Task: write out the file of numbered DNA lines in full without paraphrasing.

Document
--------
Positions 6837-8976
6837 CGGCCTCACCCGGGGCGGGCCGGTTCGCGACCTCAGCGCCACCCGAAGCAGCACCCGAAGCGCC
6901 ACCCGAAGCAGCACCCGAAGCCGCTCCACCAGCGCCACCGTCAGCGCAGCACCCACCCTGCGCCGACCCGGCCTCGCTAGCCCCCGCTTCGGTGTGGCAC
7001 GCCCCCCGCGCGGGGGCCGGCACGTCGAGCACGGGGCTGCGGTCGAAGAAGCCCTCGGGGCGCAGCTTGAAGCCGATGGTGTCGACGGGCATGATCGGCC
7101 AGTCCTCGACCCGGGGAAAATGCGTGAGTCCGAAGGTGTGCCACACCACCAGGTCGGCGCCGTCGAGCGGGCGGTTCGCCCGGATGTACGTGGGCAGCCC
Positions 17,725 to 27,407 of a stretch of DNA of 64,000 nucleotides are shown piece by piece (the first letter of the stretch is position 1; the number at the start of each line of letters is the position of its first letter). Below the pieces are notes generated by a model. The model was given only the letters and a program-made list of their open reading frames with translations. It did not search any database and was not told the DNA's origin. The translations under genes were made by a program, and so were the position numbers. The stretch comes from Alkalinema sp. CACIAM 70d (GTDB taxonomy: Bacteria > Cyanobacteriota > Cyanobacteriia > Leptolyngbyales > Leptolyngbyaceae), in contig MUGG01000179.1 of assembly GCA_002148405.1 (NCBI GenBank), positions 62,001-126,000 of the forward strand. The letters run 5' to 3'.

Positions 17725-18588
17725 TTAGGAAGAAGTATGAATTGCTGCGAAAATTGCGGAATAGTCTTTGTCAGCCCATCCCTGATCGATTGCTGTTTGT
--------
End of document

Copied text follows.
Positions 6837-8976
6837 CGGCCTCACCCGGGGCGGGCCGGTTCGCGACCTCAGCGCCACCCGAAGCAGCACCCGAAGCGCC
6901 ACCCGAAGCAGCACCCGAAGCCGCTCCACCAGCGCCACCGTCAGCGCAGCACCCACCCTGCGCCGACCCGGCCTCGCTAGCCCCCGCTTCGGTGTGGCAC
7001 GCCCCCCGCGCGGGGGCCGGCACGTCGAGCACGGGGCTGCGGTCGAAGAAGCCCTCGGGGCGCAGCTTGAAGCCGATGGTGTCGACGGGCATGATCGGCC
7101 AGTCCTCGACCCGGGGAAAATGCGTGAGTCCGAAGGTGTGCCACACCACCAGGTCGGCGCCGTCGAGCGGGCGGTTCGCCCGGATGTACGTGGGCAGCCC
Positions 17,725 to 27,407 of a stretch of DNA of 64,000 nucleotides are shown piece by piece (the first letter of the stretch is position 1; the number at the start of each line of letters is the position of its first letter). Below the pieces are notes generated by a model. The model was given only the letters and a program-made list of their open reading frames with translations. It did not search any database and was not told the DNA's origin. The translations under genes were made by a program, and so were the position numbers. The stretch comes from Alkalinema sp. CACIAM 70d (GTDB taxonomy: Bacteria > Cyanobacteriota > Cyanobacteriia > Leptolyngbyales > Leptolyngbyaceae), in contig MUGG01000179.1 of assembly GCA_002148405.1 (NCBI GenBank), positions 62,001-126,000 of the forward strand. The letters run 5' to 3'.

Positions 17725-18588
17725 TTAGGAAGAAGTATGAATTGCTGCGAAAATTGCGGAATAGTCTTTGTCAGCCCATCCCTGATCGATTGCTGTTTGT